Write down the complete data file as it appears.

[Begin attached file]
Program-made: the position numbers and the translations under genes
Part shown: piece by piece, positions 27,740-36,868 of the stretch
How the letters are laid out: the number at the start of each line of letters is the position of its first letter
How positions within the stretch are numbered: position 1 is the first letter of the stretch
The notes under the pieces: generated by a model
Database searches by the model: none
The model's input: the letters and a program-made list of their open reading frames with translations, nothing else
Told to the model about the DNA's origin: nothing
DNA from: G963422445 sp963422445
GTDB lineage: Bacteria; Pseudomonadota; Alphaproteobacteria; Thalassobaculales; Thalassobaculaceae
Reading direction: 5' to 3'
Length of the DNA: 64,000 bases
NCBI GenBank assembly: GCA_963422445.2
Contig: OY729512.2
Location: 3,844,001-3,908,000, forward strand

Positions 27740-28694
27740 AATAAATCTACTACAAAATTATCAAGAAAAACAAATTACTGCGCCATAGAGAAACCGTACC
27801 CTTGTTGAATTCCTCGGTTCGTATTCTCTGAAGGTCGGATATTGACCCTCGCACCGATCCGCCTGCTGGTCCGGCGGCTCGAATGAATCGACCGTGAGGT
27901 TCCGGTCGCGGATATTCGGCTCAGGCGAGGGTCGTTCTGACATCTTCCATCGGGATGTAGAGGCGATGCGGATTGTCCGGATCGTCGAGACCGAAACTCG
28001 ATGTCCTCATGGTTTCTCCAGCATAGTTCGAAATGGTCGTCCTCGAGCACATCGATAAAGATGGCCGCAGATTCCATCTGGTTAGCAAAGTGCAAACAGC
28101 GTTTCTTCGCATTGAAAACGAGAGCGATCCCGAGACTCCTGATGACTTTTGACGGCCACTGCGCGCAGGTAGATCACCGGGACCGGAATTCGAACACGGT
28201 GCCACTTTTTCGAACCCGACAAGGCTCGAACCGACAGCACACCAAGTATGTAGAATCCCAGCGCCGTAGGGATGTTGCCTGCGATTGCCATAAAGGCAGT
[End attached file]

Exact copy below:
Program-made: the position numbers and the translations under genes
Part shown: piece by piece, positions 27,740-36,868 of the stretch
How the letters are laid out: the number at the start of each line of letters is the position of its first letter
How positions within the stretch are numbered: position 1 is the first letter of the stretch
The notes under the pieces: generated by a model
Database searches by the model: none
The model's input: the letters and a program-made list of their open reading frames with translations, nothing else
Told to the model about the DNA's origin: nothing
DNA from: G963422445 sp963422445
GTDB lineage: Bacteria; Pseudomonadota; Alphaproteobacteria; Thalassobaculales; Thalassobaculaceae
Reading direction: 5' to 3'
Length of the DNA: 64,000 bases
NCBI GenBank assembly: GCA_963422445.2
Contig: OY729512.2
Location: 3,844,001-3,908,000, forward strand

Positions 27740-28694
27740 AATAAATCTACTACAAAATTATCAAGAAAAACAAATTACTGCGCCATAGAGAAACCGTACC
27801 CTTGTTGAATTCCTCGGTTCGTATTCTCTGAAGGTCGGATATTGACCCTCGCACCGATCCGCCTGCTGGTCCGGCGGCTCGAATGAATCGACCGTGAGGT
27901 TCCGGTCGCGGATATTCGGCTCAGGCGAGGGTCGTTCTGACATCTTCCATCGGGATGTAGAGGCGATGCGGATTGTCCGGATCGTCGAGACCGAAACTCG
28001 ATGTCCTCATGGTTTCTCCAGCATAGTTCGAAATGGTCGTCCTCGAGCACATCGATAAAGATGGCCGCAGATTCCATCTGGTTAGCAAAGTGCAAACAGC
28101 GTTTCTTCGCATTGAAAACGAGAGCGATCCCGAGACTCCTGATGACTTTTGACGGCCACTGCGCGCAGGTAGATCACCGGGACCGGAATTCGAACACGGT
28201 GCCACTTTTTCGAACCCGACAAGGCTCGAACCGACAGCACACCAAGTATGTAGAATCCCAGCGCCGTAGGGATGTTGCCTGCGATTGCCATAAAGGCAGT